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The Adonthell engine provides its own custom user interface that relies on specific sets of images to render individual widgets. The graphics used by a widget are defined in widget decoration files. Below we learn how the individual images are composed to form the different widgets.


Standard Widgets

The basic elements of standard widgets are a background and a border, either of which is optional. However, widgets without background and border are basically invisible, unless they contain additional elements, like the text of a label widget or the image of a canvas widget. So the standard case is a widget with a background and a border.

Elements of a standard widget

Dynamic Sized Widgets

If a size is specified for the widget, background and border elements are used repeatedly to fill the whole area covered by the widget. We call that "tiling" and it's indicated by the dotted lines.

The background will be rendered first, tiled to the area inside the widgets border. Then any remaining content of the widget is rendered, like child widgets or a scroll bar. Next, the edges of the border are rendered, tiling the area between the corners. Those are rendered last. If larger than the border edge, the corner pieces will overlap background and content of a widget.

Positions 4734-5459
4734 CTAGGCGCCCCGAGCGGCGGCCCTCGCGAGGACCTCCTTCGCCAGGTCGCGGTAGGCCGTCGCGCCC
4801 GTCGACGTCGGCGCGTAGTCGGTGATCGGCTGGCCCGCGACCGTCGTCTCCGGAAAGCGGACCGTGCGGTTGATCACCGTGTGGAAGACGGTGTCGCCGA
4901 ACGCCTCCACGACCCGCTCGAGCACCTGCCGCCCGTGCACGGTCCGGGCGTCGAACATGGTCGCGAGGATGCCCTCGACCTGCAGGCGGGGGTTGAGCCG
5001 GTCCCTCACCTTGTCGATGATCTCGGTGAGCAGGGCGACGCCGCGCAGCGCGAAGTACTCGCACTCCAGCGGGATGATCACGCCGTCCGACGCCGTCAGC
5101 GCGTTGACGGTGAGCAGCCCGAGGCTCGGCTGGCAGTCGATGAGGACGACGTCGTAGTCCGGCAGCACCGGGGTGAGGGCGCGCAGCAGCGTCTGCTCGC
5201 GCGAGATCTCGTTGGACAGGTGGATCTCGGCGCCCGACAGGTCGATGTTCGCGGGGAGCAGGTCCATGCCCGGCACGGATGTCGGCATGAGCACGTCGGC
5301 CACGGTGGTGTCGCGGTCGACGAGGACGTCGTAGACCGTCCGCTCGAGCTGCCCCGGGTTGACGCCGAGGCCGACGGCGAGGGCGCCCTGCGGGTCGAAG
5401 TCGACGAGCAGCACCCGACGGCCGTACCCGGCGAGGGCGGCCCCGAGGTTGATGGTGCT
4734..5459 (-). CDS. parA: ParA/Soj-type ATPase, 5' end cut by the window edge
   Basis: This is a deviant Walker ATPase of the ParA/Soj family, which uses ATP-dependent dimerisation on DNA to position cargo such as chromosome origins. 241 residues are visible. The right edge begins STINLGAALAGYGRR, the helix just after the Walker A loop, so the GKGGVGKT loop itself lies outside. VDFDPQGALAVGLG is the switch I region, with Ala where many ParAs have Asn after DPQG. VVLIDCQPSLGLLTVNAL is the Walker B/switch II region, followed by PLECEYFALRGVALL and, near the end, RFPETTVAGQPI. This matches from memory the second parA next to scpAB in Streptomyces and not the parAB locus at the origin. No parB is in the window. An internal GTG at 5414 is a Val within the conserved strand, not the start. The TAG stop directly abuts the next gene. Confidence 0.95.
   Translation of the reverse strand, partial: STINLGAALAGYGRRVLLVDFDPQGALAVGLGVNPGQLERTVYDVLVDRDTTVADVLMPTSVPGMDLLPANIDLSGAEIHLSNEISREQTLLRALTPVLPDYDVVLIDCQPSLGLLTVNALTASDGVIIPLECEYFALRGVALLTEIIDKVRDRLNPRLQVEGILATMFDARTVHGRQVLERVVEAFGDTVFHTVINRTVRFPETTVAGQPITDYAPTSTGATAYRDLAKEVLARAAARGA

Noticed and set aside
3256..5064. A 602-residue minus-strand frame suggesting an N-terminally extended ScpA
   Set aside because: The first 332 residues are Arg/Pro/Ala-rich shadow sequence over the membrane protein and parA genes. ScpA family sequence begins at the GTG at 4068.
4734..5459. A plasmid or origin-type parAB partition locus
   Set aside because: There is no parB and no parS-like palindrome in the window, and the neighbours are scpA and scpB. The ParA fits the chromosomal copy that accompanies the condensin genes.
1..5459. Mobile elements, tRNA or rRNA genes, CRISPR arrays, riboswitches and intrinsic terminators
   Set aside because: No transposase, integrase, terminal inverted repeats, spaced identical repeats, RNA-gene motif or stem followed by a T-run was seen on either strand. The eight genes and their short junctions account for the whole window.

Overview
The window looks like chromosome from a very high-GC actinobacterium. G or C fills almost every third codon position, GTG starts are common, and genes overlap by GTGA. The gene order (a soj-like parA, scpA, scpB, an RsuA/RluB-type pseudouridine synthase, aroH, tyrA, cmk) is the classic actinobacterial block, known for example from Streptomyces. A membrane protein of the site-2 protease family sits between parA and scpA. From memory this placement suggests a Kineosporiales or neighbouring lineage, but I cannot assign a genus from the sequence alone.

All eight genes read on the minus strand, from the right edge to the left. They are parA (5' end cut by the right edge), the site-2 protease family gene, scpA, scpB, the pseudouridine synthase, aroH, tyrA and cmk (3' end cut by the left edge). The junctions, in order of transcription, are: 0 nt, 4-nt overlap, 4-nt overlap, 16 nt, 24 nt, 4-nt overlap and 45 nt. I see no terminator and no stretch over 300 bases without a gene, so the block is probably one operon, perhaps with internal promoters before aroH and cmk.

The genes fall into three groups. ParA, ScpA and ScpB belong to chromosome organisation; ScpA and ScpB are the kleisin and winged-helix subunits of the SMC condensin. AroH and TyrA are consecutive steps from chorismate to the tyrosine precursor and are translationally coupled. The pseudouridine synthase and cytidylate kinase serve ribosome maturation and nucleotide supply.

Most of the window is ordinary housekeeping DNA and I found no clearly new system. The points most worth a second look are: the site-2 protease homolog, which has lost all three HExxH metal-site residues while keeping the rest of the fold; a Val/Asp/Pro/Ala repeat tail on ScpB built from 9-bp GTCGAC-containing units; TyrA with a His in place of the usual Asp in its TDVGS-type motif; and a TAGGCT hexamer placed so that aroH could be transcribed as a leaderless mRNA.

Fixed Size Widgets

In case no size is specified, the background image determines the widgets size and no tiling will occur. In that case, it is best to omit the border elements and give the background image the look of the desired widget. Any text or other content will then be rendered on top of that background.

Indicator Widget

The indicator widget consists of two parts. A bottom layer that is built from standard widget elements and a top layer (the indicator) that is composed from additional elements. Even though a specific indicator might only be used in one orientation, graphics for both orientations have to be provided.

Elements of a standard widget
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